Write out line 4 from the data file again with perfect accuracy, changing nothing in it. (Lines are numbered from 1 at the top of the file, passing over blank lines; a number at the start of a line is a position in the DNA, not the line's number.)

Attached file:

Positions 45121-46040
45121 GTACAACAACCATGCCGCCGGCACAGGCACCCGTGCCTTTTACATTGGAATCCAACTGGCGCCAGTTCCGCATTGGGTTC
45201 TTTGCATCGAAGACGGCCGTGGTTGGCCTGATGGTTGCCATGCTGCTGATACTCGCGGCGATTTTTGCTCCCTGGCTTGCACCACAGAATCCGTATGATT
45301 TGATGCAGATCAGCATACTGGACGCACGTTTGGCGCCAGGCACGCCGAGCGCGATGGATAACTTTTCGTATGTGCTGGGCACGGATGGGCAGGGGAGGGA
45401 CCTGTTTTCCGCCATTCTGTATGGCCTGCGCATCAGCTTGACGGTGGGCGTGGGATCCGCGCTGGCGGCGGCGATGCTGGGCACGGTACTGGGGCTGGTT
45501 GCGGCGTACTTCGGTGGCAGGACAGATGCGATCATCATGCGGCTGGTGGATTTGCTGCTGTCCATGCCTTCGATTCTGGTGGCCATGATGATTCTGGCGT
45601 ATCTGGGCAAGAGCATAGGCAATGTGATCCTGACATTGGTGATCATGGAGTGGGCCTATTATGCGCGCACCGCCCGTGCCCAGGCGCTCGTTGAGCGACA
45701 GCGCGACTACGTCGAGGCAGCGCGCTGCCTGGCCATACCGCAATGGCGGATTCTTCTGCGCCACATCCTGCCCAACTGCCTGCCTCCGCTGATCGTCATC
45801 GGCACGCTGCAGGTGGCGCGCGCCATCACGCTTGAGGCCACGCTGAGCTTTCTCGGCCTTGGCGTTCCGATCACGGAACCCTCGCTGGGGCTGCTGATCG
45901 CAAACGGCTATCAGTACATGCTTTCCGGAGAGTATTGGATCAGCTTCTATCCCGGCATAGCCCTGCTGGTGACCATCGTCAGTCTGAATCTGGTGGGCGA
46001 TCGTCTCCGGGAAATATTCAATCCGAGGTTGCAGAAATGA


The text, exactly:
45301 TGATGCAGATCAGCATACTGGACGCACGTTTGGCGCCAGGCACGCCGAGCGCGATGGATAACTTTTCGTATGTGCTGGGCACGGATGGGCAGGGGAGGGA